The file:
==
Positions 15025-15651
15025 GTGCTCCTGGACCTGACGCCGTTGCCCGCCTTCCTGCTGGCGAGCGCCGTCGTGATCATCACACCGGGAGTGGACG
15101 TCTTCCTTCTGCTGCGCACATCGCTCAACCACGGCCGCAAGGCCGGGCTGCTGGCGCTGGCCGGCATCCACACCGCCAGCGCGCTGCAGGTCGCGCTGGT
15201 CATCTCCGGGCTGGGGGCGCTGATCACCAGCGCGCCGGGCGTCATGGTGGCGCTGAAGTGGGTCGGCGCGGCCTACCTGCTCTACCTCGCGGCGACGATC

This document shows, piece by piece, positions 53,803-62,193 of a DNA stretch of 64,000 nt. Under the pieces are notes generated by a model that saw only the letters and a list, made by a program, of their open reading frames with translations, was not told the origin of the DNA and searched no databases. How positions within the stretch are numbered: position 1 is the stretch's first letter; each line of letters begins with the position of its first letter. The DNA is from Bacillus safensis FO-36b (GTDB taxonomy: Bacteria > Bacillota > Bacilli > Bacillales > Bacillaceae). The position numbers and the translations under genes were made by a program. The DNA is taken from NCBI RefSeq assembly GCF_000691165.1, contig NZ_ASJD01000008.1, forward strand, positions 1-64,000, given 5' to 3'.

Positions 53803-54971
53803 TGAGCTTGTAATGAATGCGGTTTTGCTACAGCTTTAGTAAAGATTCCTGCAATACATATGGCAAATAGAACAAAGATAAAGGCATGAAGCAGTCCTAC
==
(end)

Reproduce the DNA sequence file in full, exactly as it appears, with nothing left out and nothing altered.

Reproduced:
Positions 15025-15651
15025 GTGCTCCTGGACCTGACGCCGTTGCCCGCCTTCCTGCTGGCGAGCGCCGTCGTGATCATCACACCGGGAGTGGACG
15101 TCTTCCTTCTGCTGCGCACATCGCTCAACCACGGCCGCAAGGCCGGGCTGCTGGCGCTGGCCGGCATCCACACCGCCAGCGCGCTGCAGGTCGCGCTGGT
15201 CATCTCCGGGCTGGGGGCGCTGATCACCAGCGCGCCGGGCGTCATGGTGGCGCTGAAGTGGGTCGGCGCGGCCTACCTGCTCTACCTCGCGGCGACGATC

This document shows, piece by piece, positions 53,803-62,193 of a DNA stretch of 64,000 nt. Under the pieces are notes generated by a model that saw only the letters and a list, made by a program, of their open reading frames with translations, was not told the origin of the DNA and searched no databases. How positions within the stretch are numbered: position 1 is the stretch's first letter; each line of letters begins with the position of its first letter. The DNA is from Bacillus safensis FO-36b (GTDB taxonomy: Bacteria > Bacillota > Bacilli > Bacillales > Bacillaceae). The position numbers and the translations under genes were made by a program. The DNA is taken from NCBI RefSeq assembly GCF_000691165.1, contig NZ_ASJD01000008.1, forward strand, positions 1-64,000, given 5' to 3'.

Positions 53803-54971
53803 TGAGCTTGTAATGAATGCGGTTTTGCTACAGCTTTAGTAAAGATTCCTGCAATACATATGGCAAATAGAACAAAGATAAAGGCATGAAGCAGTCCTAC